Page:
Picture it and Write: Safety First
Hi there! This is my offering for this week’s picture it and write for Ermilia’s blog here. Once again the picture is not mine, I only use it for inspiration. Anyway, Enjoy.
Marcus’ Hi-Viz jacket chafed at the top of his neck. He wanted to take it off but knew that the dressing down he would get from Phil, his boss, would not be worth it. “Safety is the most important part of our job.” the middle aged farmer would say to whomever would listen, “You think that farming is a hum-drum activity but if you knew the number of people who have had a sticky end working the land you would have another think coming.”
Phil’s zeal for workplace safety was, in reality, not something to dismiss off hand. Still it grated somewhat. It meant you had to consider every step you made since Phil was ultimately watching you and was liable to call you out if he saw anything potentially dangerous. Add to that his ‘Four strikes and you’re out’ rule and Marcus found himself in a working environment almost as toxic as the conditions Phil was trying to ameliorate.
Marcus was out in the south feedlot, replacing old fencing when there was a general summoning over the radio. “Everyone over to silo five. Quick as you can.” Phil sounded irate. Well; more irate than usual.
Marcus couldn’t just leave what he was doing so he was a good half an hour before reaching the small group of people gathered around the tall metal silo. Phil glowered at him but Marcus held his head high. Phil new what he was up to and couldn’t say a word about leaving it. This seemed to irk the manager even more.
“The reason I have called you all here.” Phil began emphasizing the ‘all’ when looking that Marcus, “Is to discuss the gross error that Julio has made when filling this silo.” Marcus and everyone else looked pityingly at the young immigrant worker who had earned their manager’s wrath this time “Julio could you come over please?”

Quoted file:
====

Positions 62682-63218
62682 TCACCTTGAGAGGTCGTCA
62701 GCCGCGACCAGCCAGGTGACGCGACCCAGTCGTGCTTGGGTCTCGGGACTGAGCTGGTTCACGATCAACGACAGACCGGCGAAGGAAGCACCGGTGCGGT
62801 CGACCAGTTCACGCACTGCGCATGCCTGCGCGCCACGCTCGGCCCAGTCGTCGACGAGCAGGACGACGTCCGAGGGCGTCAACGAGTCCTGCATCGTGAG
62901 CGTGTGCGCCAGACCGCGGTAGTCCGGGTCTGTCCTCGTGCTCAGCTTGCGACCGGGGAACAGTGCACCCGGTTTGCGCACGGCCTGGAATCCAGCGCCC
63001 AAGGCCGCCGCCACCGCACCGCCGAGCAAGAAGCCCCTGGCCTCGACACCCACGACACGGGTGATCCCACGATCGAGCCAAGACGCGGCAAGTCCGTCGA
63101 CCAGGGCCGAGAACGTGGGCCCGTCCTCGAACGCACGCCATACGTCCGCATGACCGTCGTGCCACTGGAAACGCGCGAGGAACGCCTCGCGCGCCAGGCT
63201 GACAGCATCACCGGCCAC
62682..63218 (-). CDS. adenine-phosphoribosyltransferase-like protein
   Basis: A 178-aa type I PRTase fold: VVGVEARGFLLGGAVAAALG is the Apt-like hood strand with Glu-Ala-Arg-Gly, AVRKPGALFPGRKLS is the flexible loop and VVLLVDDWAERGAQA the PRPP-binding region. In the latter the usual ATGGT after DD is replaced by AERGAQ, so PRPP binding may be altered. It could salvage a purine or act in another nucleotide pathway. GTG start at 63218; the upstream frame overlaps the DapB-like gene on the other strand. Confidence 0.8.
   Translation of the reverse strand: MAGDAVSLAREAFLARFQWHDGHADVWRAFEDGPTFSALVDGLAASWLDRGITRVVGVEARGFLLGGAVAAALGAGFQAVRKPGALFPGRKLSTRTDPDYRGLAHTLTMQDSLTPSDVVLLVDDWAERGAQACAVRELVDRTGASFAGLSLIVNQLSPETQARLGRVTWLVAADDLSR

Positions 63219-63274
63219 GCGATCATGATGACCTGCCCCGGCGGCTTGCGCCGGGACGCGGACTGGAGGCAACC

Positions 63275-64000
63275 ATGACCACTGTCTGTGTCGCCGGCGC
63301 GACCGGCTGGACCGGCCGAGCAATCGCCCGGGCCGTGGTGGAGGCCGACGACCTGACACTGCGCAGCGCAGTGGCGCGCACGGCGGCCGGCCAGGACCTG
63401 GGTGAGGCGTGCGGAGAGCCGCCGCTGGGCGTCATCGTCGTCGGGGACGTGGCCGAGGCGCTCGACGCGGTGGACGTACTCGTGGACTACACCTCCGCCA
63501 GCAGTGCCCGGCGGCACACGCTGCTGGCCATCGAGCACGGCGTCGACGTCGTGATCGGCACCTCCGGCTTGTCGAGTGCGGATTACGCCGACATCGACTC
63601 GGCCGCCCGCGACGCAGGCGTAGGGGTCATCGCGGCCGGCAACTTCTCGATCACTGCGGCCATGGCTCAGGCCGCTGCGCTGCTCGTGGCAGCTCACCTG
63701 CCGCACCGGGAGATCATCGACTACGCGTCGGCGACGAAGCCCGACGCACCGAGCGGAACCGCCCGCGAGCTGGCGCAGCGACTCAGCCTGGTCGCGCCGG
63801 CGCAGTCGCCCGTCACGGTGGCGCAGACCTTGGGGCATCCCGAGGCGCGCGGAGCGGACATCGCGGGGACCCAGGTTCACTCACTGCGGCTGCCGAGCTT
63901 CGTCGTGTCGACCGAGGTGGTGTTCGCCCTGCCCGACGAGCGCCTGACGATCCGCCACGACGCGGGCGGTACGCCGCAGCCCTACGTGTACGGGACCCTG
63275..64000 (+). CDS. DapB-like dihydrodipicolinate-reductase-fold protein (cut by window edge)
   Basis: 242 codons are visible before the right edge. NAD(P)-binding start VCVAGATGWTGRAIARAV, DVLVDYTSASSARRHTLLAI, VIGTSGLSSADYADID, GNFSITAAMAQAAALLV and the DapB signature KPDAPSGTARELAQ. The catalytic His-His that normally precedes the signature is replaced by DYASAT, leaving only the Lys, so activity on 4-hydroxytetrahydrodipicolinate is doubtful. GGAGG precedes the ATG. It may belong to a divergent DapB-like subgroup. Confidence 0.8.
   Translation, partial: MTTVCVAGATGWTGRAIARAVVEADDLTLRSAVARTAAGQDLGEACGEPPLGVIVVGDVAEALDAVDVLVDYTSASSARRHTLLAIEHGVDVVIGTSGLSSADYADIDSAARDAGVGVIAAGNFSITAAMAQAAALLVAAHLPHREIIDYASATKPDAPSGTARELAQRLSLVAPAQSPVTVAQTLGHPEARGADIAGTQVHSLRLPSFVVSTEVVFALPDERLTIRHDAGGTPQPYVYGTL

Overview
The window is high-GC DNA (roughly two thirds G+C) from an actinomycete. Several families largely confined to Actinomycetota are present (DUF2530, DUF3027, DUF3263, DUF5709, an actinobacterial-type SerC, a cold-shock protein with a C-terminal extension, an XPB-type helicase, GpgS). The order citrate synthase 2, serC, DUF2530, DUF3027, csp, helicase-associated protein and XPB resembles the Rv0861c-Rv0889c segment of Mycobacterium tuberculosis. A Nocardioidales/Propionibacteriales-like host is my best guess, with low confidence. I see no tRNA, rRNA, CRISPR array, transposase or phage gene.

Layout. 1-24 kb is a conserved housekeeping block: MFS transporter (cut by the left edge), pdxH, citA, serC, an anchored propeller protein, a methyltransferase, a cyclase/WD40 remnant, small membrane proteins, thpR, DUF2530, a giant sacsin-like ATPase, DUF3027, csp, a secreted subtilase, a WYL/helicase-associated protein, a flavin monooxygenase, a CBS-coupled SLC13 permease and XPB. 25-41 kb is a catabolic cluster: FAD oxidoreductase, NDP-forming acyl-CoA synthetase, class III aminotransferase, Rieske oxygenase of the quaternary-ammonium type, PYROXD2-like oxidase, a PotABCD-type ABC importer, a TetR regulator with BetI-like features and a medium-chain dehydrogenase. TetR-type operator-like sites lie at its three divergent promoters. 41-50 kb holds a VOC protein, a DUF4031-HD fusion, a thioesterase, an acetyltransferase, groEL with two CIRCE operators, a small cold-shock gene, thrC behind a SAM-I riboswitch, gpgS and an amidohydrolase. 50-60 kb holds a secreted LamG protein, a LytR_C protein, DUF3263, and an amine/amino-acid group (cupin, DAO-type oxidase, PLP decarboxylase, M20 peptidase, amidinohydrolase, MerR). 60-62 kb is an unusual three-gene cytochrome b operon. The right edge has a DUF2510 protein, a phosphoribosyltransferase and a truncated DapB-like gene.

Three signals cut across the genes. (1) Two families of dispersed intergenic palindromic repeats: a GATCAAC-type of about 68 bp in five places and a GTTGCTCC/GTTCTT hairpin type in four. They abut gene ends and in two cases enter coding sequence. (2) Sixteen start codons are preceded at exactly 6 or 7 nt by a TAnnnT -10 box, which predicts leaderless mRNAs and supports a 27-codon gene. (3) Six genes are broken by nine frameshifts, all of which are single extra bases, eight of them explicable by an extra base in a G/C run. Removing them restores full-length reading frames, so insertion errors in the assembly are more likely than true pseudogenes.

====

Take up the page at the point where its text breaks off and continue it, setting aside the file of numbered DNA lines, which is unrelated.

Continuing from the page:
Nervously, Julio stepped forward. Phil grabbed him by the shoulder and pointed at the silo. “We had a delivery this morning did we not Julio?”
The young man nodded “Sí Señor. Yes.”
“Enough to fill the silo by a third, was it not?” Phil had all the amiability of a hungry shark, Julio scuffed the dirt with his boot. “Sí”
“So that means that two thirds is empty does it not?”
“Sí! It does.”
“Wrong!” Phil almost shouted causing the young man to jump, “It is not empty. Because when you get grain being shifted you get???”
Julio looked confused, saying nothing. Phil’s face got darker and darker.
Marcus decided to give Julio a break “You get dust.”
Phil glowered at Marcus even more darkly than before but he continued talking “Yes! You get dust, you get grain dust, that floats in the silo for hours. And if you can answer directly.” Another sharp look at Marcus “What does that mean?”
Julio stuttered “I, I don’t know Señor.”
“Well since you don’t know the answers. Marcus?”
“It means an explosion hazard.” Marcus made his voice as neutral as he could. “If a spark gets in.”
“If a spark gets in.” Phil repeated “Very good. That is why we??” He gestured up the long winding stairs along the side of the Silo.”
Julio finally caught the import of what Phil was saying “We turn on the spark suppressor.”
Phil look into the sky, as if in to say ‘finally’ and the out loud “Yes we do. Which you failed to do this morning. And which you still haven’t done.”
Julio blurted out “I shall do it now Señor!”
“Yes you shall!” Phil snapped back “And you shall consider this the first strike on your record.”
Julio nodded and ran to the silo. The clanging of his boots on the metal stairs made it hard for the others to hear Phil shout out his latest lecture. “You may think that I am too strict or that these rules are for fun. But you are mistaken. This are all for your safety and for the safety of those around you. Julio’s mistake left this silo a powderkeg just waiting to go off. It was only a miracle that….”
Julio must have made it to the top by then and must have pressed the suppressor but something went wrong. The next thing anyone knew was a deafening roar followed by an avalanche of high velocity grains flowing at them. Most of the men were knocked out instantly but one or two would later claim that they saw the silo climb slowly into the sky, flame and grain pouring out of the bottom, and a very surprised Julio on top.
They found the Silo a half-mile away, splattered across a third of a feedlot, as was Julio. The rest of the workers all got away with minor injuries, from a broken bone or two to rough grain abrasions. All except for Phil, who was just a little too close to the bottom of the silo.
Marcus over from Phil. They all say that he was a nicer, friendlier man to work for. But that he was still a stickler for safety, at least as cautious, if not worse than his predecessor. And he would often tell this story, to anyone new, or just anyone who would care to listen, so that they would know, like he did, why you should put safety first.